As shown in Figure 6, the closed-loop root critical frequency almost equals zero in several groups. These regions are defined as the unstable region of sampling frequency. From Figure 6, the unstable region of sampling frequency (ribbon) is present in all these filters. The curves of closed-loop root critical frequency , respectively, overlap between group 1 and group 4, group 2 and group 5, and group 3 and group 6, which indicates that the ranges of closed-loop root frequency are identical when the resonance frequencies are the same and the ratios between inner inductance and outside inductance are the same.

The upper and lower frequency can be obtained from Figure 6, as shown in Table 2. The ratios between upper frequency and resonant frequency and the ratios between lower frequency and resonant frequency are listed in Table 2 as well.

From Table 2, the unstable region can be described below:

In order to verify whether the stability region satisfies formula (10) with different damping ratio coefficients, a group parameter, mH, mH, uF, mΩ, and mΩ, is selected. The curves of closed-loop root critical frequency are drawn in Figure 7 when the damping ratio coefficient equals 0, 0.2, 0.4, 0.6, 0.8, 1.0, and 1.2, respectively.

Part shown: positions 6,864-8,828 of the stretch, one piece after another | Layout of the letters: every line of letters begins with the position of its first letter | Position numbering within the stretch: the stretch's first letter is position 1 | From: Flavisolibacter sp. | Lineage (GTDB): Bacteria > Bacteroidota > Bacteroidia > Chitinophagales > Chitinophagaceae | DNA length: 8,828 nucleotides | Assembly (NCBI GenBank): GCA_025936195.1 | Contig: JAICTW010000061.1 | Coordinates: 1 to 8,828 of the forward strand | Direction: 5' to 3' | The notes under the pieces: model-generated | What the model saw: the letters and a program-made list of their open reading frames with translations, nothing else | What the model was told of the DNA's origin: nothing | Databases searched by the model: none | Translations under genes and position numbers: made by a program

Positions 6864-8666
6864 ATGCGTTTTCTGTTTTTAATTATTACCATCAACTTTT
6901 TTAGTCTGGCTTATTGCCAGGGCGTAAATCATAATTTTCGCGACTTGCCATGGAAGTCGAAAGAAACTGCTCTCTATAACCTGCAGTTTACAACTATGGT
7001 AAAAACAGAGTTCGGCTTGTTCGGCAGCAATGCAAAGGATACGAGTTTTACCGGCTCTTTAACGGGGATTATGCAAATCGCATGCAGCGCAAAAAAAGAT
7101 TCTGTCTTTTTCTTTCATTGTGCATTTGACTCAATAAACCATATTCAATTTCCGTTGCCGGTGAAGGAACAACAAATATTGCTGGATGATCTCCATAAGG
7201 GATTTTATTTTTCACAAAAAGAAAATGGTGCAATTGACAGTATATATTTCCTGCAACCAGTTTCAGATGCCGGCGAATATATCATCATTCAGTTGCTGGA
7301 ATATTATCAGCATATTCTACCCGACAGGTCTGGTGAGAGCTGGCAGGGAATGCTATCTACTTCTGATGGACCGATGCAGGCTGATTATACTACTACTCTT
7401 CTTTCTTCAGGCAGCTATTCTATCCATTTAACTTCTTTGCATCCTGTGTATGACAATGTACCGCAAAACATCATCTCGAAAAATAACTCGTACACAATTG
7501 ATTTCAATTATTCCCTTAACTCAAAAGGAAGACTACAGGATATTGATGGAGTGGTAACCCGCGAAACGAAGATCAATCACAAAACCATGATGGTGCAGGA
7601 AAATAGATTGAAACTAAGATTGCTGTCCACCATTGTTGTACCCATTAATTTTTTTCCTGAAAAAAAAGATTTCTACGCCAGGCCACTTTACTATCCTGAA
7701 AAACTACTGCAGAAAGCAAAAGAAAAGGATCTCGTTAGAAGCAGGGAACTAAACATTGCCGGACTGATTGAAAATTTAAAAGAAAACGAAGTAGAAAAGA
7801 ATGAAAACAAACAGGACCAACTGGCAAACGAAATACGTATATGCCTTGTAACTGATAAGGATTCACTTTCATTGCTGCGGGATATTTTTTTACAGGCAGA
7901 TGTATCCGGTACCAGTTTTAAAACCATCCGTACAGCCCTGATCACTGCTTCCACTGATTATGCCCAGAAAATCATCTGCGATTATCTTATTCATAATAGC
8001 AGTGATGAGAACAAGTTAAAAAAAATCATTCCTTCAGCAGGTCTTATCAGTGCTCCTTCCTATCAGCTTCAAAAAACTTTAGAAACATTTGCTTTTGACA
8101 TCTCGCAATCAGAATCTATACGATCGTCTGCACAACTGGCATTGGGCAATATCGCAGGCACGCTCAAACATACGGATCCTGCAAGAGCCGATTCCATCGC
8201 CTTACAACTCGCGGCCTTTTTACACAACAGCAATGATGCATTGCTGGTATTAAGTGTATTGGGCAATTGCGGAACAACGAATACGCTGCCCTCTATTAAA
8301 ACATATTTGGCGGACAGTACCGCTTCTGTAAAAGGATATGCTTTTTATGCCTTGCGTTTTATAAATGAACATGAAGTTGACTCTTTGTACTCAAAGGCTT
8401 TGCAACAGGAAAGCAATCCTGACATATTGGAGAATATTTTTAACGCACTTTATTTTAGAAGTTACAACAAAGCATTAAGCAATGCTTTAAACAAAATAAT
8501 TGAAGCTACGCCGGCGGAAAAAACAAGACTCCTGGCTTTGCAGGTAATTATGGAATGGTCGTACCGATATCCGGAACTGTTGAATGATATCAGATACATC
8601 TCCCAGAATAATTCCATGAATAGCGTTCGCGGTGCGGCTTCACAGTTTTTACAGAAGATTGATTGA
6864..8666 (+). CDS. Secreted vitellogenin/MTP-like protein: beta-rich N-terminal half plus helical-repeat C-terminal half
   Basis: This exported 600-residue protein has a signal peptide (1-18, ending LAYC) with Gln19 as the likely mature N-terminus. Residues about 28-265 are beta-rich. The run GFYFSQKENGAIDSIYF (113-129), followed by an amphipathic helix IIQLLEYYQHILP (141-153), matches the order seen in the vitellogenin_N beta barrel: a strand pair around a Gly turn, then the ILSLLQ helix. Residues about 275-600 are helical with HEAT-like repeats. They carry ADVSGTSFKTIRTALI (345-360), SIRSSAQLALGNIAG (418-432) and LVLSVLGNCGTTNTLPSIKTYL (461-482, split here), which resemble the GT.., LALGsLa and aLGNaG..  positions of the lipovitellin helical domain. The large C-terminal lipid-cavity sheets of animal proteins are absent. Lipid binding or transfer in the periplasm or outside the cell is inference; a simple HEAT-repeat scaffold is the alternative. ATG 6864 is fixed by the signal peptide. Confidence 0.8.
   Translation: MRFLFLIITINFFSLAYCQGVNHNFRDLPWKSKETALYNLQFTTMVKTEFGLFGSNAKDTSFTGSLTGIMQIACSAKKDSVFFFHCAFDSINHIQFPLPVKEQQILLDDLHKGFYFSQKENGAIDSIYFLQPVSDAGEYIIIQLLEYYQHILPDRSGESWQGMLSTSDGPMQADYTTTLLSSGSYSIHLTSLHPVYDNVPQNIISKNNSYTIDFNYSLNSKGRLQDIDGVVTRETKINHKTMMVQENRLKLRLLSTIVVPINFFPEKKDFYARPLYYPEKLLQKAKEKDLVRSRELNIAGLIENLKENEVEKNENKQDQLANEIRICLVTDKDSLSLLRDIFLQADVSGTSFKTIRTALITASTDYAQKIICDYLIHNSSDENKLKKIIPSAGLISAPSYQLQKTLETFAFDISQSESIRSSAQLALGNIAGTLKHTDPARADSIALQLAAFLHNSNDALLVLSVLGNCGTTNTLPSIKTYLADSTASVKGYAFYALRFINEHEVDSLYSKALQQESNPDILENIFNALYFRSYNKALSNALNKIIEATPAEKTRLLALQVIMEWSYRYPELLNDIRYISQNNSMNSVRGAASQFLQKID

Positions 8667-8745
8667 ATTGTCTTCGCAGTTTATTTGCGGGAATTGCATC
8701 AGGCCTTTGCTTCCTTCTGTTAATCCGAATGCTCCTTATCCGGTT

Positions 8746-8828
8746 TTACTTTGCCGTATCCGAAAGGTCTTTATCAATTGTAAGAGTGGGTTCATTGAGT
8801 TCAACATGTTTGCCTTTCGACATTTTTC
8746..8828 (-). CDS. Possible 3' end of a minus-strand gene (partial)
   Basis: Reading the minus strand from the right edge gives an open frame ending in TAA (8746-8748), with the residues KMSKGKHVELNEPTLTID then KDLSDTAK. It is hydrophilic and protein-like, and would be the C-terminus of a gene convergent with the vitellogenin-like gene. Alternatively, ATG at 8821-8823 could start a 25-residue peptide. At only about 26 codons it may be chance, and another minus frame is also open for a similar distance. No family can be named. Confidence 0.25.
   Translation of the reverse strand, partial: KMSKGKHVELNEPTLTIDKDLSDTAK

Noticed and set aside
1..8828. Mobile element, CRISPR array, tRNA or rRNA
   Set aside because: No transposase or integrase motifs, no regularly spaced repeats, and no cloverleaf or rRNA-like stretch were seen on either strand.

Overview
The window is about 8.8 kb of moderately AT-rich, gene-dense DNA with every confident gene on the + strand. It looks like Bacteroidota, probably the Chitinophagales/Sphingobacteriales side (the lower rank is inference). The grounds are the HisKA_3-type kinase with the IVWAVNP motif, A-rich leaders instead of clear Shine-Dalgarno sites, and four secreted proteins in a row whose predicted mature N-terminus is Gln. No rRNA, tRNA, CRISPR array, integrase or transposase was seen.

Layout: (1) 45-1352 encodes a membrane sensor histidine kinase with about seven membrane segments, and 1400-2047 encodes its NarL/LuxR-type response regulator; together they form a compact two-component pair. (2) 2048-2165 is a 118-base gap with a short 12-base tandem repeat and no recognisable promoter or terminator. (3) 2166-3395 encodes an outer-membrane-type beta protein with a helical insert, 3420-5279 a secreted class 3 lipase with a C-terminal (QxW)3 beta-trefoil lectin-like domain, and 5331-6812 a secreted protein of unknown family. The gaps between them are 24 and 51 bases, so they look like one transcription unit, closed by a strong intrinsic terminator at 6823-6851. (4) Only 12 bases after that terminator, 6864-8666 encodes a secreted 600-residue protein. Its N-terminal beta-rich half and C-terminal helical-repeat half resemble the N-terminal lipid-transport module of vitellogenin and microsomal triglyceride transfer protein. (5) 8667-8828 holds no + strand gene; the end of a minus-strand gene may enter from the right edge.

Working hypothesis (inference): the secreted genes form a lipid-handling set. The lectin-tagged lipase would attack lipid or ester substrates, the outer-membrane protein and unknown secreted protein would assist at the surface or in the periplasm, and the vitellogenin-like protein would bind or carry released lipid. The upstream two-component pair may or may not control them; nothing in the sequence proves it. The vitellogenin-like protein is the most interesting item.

As shown in Figure 7, the frequency ranges of unstable region all satisfy formula (10) with different damping ratio coefficients except when is 0. The ranges of closed-loop root frequency will gradually increase when the sampling frequency is twice as high as the resonant frequency. What is more, the range of closed-loop root frequency will be consistent with discrete PI control of -type filter when the sampling frequency is three times as high as the resonant frequency.